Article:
Tuesday, January 9, 2018

Challenge Link-Up Post: Classic With a Single-Word Title


Please link your reviews for your Classic with Single-Word Title here.  This is only for the Classic with a Single-Word Title category. Examples include Emma, Germinal, Middlemarch, Kidnapped!, etc. (Titles with articles such as "a," "an," and "the," do not count.)

If you do not have a blog, or somewhere public on the internet where you post book reviews, please write your mini-review/thoughts in the comments section.  If you like, you can include the name of your blog and/or the title of the book in your link, like this: "Karen K. @ Books and Chocolate (Candide)."


21 comments:

  1. Unfortunately, I wasn't too thrilled with my choice for this category. Ramona was too much romance for me.

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  2. Mother by Norris was a bit to saccharine and I like saccharine! ;) However, much of it had to do with the time period it was written in and the authors point of view on life. Overall, it was a nice look at the influence mothers have on their children. Amy @ HearthRidgeReflections

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  3. I just finished reading Macbeth by William Shakespeare. I thoroughly enjoyed this play and was completely drawn into the tragedy and heartache of each of the characters. Loved it!

    My review is at Goodreads: https://www.goodreads.com/review/show/2289518034

    Shirley (stampartiste)

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  4. I chose Middlemarch and was surprised in more than one way with it! First its length, and then how much I loved it.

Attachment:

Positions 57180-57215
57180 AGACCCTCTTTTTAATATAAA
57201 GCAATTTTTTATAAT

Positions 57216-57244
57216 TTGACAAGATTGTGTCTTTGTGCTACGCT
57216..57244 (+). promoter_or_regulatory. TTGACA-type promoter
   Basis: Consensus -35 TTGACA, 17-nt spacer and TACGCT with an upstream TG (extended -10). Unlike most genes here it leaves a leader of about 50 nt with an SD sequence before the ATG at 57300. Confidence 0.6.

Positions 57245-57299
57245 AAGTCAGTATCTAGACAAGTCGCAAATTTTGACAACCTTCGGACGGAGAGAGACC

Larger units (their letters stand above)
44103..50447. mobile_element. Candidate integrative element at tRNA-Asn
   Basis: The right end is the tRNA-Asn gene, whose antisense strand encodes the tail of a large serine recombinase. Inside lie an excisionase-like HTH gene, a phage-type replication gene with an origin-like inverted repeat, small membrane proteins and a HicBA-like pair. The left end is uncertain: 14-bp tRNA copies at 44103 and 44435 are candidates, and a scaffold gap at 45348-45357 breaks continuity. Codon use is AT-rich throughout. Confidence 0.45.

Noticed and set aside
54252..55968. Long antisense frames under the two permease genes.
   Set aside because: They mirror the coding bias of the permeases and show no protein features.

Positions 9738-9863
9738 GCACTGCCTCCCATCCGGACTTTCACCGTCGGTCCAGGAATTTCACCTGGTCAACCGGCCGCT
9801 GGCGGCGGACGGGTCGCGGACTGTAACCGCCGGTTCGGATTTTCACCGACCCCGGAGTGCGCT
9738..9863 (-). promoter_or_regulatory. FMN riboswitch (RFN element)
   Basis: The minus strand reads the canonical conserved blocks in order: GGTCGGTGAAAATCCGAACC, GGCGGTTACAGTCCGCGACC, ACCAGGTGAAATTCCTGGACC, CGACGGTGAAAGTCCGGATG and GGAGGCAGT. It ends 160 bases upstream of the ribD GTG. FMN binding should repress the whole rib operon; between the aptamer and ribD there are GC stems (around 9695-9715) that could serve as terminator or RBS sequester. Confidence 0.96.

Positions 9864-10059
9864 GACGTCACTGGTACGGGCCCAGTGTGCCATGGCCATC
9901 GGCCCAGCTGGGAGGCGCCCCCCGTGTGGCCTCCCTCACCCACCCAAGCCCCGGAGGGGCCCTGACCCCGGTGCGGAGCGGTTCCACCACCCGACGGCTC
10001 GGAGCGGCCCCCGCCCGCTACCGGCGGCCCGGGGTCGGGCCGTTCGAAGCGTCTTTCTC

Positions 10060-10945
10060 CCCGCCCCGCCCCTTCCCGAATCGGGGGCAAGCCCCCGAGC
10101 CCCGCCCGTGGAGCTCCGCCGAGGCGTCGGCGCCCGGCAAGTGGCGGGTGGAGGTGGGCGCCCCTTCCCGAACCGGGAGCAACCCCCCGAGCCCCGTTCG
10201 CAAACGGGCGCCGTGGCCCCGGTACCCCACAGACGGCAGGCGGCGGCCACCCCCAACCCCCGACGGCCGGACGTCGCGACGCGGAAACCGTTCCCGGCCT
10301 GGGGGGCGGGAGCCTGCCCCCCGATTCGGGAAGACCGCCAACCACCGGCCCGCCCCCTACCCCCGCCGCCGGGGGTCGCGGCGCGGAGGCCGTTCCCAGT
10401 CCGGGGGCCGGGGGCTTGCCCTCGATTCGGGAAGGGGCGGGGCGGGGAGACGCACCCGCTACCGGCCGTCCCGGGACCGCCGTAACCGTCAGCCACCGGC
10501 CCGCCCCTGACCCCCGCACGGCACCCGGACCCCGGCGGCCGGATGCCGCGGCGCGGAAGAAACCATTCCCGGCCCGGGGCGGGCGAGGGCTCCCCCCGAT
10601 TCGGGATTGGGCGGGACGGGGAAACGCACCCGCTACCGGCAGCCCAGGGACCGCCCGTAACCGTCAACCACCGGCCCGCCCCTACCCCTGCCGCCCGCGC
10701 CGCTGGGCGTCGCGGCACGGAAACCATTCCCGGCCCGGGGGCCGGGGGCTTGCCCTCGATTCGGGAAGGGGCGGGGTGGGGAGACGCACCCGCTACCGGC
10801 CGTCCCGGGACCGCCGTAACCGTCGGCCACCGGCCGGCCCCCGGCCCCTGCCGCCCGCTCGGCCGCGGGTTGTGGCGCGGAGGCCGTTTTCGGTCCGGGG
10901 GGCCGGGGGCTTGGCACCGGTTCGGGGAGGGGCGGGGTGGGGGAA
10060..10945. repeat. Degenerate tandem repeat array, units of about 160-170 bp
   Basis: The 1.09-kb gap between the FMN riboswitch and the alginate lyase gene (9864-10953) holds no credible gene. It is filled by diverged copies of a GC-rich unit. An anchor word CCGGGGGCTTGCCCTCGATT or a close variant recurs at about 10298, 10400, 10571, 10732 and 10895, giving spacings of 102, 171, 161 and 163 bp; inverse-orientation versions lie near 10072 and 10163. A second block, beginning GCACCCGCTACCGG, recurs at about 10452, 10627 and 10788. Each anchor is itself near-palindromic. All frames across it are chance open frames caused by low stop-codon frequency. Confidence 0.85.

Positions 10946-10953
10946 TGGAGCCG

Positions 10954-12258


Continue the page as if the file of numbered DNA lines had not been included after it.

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    1. One of my top 5 books of all time--I've read it at least 5 times and love it more than ever.

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  5. Celestina is quite a book, 519 years old and still going strong. I liked this modern translation a lot, but it's really a book you read for its historical value. Called the first European novel.

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  6. I read Candide for this and thought it was great. Surprisingly funny and fast-paced.

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    1. I'm glad to hear that, as I just bought a copy of Candide and was a bit hesitant to jump in!

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  7. Made it through Middlemarch - woot!

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  8. Emma was a great choice for this one. Not all classics are lighthearted, so when we find one that is, we should go for it.

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  9. Ooops. I just realized that I didn't post the correct link above in the Linky. Somehow I had https:// twice... I don't know how to fix it, but here is the real link.

    https://toworkwonders.wordpress.com/2018/05/22/manalive-by-g-k-chesterton-1912/

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    Replies
    1. If you make a mistake with the link, just add a second link and I can delete the first. No problem!

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  10. Vathek, by William Beckford. I was surprised how much I liked it - I hadn't expected to, going in!

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  11. I read Manalive, a light-hearted read about serious topics. It was a welcome break from denser reads.

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  12. I read Thomas More's Utopia as part of a group read. I wasn't thrilled with it but it was worth reading.

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  13. I read Persuasion - it was a pretty breezy read!

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  14. Finished Cranford at the end of July. I really liked this one more than I expected to.

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  15. George Eliot's Romola. Not her best, but, hey, it's still George Eliot...though the Middlemarch readers for this category got the better deal!

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  16. I read Kallocain by Karin Boye. It was a little bland, but the story was interesting. Since it was a totalitarian dystopian novel, it made me want to read 1984 by George Orwell again.

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